President Joe Biden will personally appeal this week to the key senator who maintains the administration’s massive spending envelope, and the long-awaited candidate to lead the Food and Drug Administration gets a Senate hearing.
Biden’s hopes of pushing the Build Back Better bill through the Senate before Christmas took another blow on Friday as there was more bad news for Biden on the inflation front: According to the Index of November consumer prices, prices rose 6.8% over the last year, the highest rate in a 12-month period since 1982. Rising prices for groceries, which rose 6.4% over the past year, helping to fuel inflation.
Biden meets earlier this week with Senator Joe Manchin, the Democrat from West Virginia who has repeatedly said he’s worried the roughly $ 2 trillion spending bill could worsen inflation. Without Manchin’s backing, the bill cannot pass the Senate 50-50.
White House press secretary Jen Psaki said Biden would tell Manchin that “what we need to do now is think about what we’re going to do with the rising costs and what our plan is. to cope with rising costs “.
Biden himself conceded to reporters that “inflation affects people’s lives,” but he said the Build Build Better bill would reduce the costs of child care and health care.
Last week Manchin reiterated his concerns about inflation ahead of the release of the CPI.
âI don’t know how to control inflation when the first year of spending is going to be pretty big,â Manchin said of the BBB bill. “And that’s a lot more federal dollars at a time when we now have uncertainty and inflation.”
On Friday, the Congressional Budget Office published a cost estimate for the agriculture committee section of the bill; the panel added more than $ 2 billion in conservation technical assistance funding to the bill passed by the House as well as additional research spending.
The CBO says the farm provisions would authorize $ 94.4 billion in spending, but estimates that only $ 89.4 billion would be spent over the 10-year window allowed by the legislation, which takes place as part of the process. of budget reconciliation.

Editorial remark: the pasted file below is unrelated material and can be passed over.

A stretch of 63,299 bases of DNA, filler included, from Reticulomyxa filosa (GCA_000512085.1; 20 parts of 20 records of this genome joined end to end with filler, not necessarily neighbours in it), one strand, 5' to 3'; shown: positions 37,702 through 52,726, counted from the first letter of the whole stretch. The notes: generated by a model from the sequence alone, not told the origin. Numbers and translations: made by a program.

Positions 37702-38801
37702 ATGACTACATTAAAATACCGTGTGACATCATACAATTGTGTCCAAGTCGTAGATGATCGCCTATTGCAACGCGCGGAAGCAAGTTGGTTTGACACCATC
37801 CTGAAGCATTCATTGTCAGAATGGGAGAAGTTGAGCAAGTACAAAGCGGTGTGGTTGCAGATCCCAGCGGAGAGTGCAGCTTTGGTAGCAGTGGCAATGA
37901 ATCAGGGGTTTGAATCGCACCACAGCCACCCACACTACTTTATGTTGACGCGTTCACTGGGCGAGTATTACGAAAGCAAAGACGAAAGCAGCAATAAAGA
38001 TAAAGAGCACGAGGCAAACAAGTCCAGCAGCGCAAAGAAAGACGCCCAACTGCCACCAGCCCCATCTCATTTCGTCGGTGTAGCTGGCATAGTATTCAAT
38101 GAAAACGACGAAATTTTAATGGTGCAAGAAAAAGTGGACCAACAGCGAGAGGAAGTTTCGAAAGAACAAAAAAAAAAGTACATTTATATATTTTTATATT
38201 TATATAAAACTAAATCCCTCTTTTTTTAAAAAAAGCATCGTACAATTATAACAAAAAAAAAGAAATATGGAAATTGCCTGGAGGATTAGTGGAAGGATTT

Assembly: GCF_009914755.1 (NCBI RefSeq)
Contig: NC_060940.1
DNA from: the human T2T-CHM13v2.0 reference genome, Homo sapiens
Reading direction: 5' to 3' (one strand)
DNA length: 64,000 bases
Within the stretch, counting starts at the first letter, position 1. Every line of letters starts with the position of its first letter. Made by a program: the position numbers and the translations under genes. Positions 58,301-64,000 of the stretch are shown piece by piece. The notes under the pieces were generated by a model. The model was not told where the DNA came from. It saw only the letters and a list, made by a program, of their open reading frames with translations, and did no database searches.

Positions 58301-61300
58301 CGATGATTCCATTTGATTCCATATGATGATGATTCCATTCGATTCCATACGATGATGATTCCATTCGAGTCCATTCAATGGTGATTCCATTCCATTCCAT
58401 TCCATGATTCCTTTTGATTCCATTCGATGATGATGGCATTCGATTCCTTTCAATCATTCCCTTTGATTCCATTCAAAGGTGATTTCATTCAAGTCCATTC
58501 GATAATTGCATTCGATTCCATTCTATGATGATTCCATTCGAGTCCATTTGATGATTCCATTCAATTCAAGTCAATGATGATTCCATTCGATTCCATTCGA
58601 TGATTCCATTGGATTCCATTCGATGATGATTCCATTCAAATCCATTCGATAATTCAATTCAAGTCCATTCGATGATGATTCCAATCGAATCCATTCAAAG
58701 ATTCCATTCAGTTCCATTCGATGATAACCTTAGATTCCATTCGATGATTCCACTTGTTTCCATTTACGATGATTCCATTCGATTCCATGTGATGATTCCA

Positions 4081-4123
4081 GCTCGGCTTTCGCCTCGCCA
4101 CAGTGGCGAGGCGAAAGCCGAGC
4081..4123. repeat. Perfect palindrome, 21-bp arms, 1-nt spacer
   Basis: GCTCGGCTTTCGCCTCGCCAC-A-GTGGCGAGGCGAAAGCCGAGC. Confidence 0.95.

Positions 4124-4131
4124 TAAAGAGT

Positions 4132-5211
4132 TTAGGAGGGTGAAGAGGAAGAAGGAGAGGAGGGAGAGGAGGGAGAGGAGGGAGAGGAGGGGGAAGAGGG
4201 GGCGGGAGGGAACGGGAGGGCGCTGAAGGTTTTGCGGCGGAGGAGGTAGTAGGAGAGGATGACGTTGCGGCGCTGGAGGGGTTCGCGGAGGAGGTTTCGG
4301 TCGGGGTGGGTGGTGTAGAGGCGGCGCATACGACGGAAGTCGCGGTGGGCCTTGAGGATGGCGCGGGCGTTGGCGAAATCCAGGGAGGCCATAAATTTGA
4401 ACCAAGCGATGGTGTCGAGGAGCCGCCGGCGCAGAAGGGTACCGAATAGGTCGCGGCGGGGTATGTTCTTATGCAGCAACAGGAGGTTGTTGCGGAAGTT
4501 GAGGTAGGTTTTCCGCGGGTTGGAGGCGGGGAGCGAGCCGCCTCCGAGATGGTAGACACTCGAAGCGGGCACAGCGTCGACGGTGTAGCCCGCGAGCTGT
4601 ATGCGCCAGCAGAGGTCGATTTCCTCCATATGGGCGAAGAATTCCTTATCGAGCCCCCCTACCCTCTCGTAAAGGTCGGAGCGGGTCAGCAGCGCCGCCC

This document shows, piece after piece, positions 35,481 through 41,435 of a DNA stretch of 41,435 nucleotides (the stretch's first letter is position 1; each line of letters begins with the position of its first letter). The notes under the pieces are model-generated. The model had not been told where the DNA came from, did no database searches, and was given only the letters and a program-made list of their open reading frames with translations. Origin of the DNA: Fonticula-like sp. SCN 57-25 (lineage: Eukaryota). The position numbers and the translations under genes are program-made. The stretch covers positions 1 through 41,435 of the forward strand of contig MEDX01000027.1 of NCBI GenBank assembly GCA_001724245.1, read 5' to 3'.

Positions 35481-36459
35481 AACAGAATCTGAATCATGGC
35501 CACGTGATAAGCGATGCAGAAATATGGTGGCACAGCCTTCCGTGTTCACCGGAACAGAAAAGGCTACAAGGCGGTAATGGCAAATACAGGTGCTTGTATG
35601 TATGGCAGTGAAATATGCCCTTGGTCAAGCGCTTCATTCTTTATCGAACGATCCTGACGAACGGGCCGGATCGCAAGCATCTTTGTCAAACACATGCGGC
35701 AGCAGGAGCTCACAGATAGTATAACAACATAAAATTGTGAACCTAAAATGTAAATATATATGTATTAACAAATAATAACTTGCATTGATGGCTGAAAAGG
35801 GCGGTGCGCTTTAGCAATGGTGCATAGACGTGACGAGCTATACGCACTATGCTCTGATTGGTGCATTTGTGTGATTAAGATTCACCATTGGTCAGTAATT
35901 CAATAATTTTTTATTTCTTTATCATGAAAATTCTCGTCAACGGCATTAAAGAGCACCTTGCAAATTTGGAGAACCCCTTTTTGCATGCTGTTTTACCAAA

The Senate Committee on Health, Education, Labor and Pensions will hold a confirmation hearing on Tuesday for Robert Califf as commissioner of the FDA, which regulates the safety of most food supplies. Califf, a cardiologist, served as commissioner for the last year of the Obama administration.
Califf should be asked about the food industry’s concerns about the agency’s accountability and transparency.
âFDA food standards have become more complex and onerous, FDA response times to rules and pending petitions have increased, and promises to streamline rule-making have not been kept,â he said. said Michael Dykes, president and CEO of the International Dairy Foods Association.
âThe dairy industry waited 40 years for an update to the yogurt identity standard to be deeply disappointed with the recent FDA decision final rule. Deadlines expressed in decades are of no benefit to anyone. Dr Califf has a second chance to change the agency for the better by leading an FDA that is built on integrity, transparency and modernization of food, âsaid Dykes.
The yogurt rule was first proposed in 2009, but was not finalized until this year. The IDFA said the final rule was too restrictive and failed to recognize industry innovations.
Prior to Califf’s hearing, the FDA released a plan to improve speed and efficiencys investigations of foodborne illness outbreaks. The plan includes the digitization of the process of tracing food to its source.
The FDA also recently proposed asking producers of leafy greens and other fruits and vegetables to do âfull assessmentsâ agricultural water before harvest. The rules would replace the current FDA 2015 Produce Safety Rule requirement for microbial water quality testing.
Special attention will also be given to trade policy on Tuesday when a senior Democrat on the House Agriculture Committee, Californian Jim Costa, joins representatives of major farm groups in an online discussion the competitiveness of US exports.
The Roundtable sponsored by the Farmers’ Advocacy Group for Free Trade will also include University of Nebraska economist John Beghin as well as Manuel Sanchez, Chinese director of the US Grains Council; Erin Borror, US Meat Export Federation economist, and Robert Chesler, CEO of United Dairymen of Arizona.
Here is a list of agriculture or rural related events scheduled for this week in Washington and elsewhere (all times EDT):
Monday, December 13
Tuesday 14 December
10 a.m. – Senate Committee on Health, Education, Work and Pensions audience on the appointment of Robert Califf as Commissioner of the Food and Drug Administration, G50 Dirksen.
Wednesday December 15
Thursday December 16
8:30 am – USDA Publications Weekly export sales report.
Friday 17th December
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